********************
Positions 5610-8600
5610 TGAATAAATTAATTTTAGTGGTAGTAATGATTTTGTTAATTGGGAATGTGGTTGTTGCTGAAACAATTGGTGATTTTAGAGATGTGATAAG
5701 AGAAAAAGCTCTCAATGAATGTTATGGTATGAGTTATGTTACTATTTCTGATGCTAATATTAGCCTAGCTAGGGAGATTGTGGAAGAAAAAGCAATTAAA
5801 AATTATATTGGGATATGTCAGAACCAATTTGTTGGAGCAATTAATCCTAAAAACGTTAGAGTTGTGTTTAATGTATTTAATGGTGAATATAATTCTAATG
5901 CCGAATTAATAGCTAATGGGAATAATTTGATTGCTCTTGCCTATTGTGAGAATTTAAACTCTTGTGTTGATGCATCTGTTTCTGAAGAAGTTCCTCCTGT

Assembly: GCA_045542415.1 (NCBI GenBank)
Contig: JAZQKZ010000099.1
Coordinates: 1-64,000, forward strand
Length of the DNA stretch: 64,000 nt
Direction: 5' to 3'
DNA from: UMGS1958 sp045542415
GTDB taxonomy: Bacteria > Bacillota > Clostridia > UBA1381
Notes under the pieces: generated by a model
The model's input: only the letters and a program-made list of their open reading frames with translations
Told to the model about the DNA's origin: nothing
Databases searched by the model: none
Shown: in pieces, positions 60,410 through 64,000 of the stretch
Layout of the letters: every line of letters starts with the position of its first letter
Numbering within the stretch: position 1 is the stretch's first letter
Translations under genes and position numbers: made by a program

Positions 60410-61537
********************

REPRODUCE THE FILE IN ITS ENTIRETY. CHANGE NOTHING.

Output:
Positions 5610-8600
5610 TGAATAAATTAATTTTAGTGGTAGTAATGATTTTGTTAATTGGGAATGTGGTTGTTGCTGAAACAATTGGTGATTTTAGAGATGTGATAAG
5701 AGAAAAAGCTCTCAATGAATGTTATGGTATGAGTTATGTTACTATTTCTGATGCTAATATTAGCCTAGCTAGGGAGATTGTGGAAGAAAAAGCAATTAAA
5801 AATTATATTGGGATATGTCAGAACCAATTTGTTGGAGCAATTAATCCTAAAAACGTTAGAGTTGTGTTTAATGTATTTAATGGTGAATATAATTCTAATG
5901 CCGAATTAATAGCTAATGGGAATAATTTGATTGCTCTTGCCTATTGTGAGAATTTAAACTCTTGTGTTGATGCATCTGTTTCTGAAGAAGTTCCTCCTGT

Assembly: GCA_045542415.1 (NCBI GenBank)
Contig: JAZQKZ010000099.1
Coordinates: 1-64,000, forward strand
Length of the DNA stretch: 64,000 nt
Direction: 5' to 3'
DNA from: UMGS1958 sp045542415
GTDB taxonomy: Bacteria > Bacillota > Clostridia > UBA1381
Notes under the pieces: generated by a model
The model's input: only the letters and a program-made list of their open reading frames with translations
Told to the model about the DNA's origin: nothing
Databases searched by the model: none
Shown: in pieces, positions 60,410 through 64,000 of the stretch
Layout of the letters: every line of letters starts with the position of its first letter
Numbering within the stretch: position 1 is the stretch's first letter
Translations under genes and position numbers: made by a program

Positions 60410-61537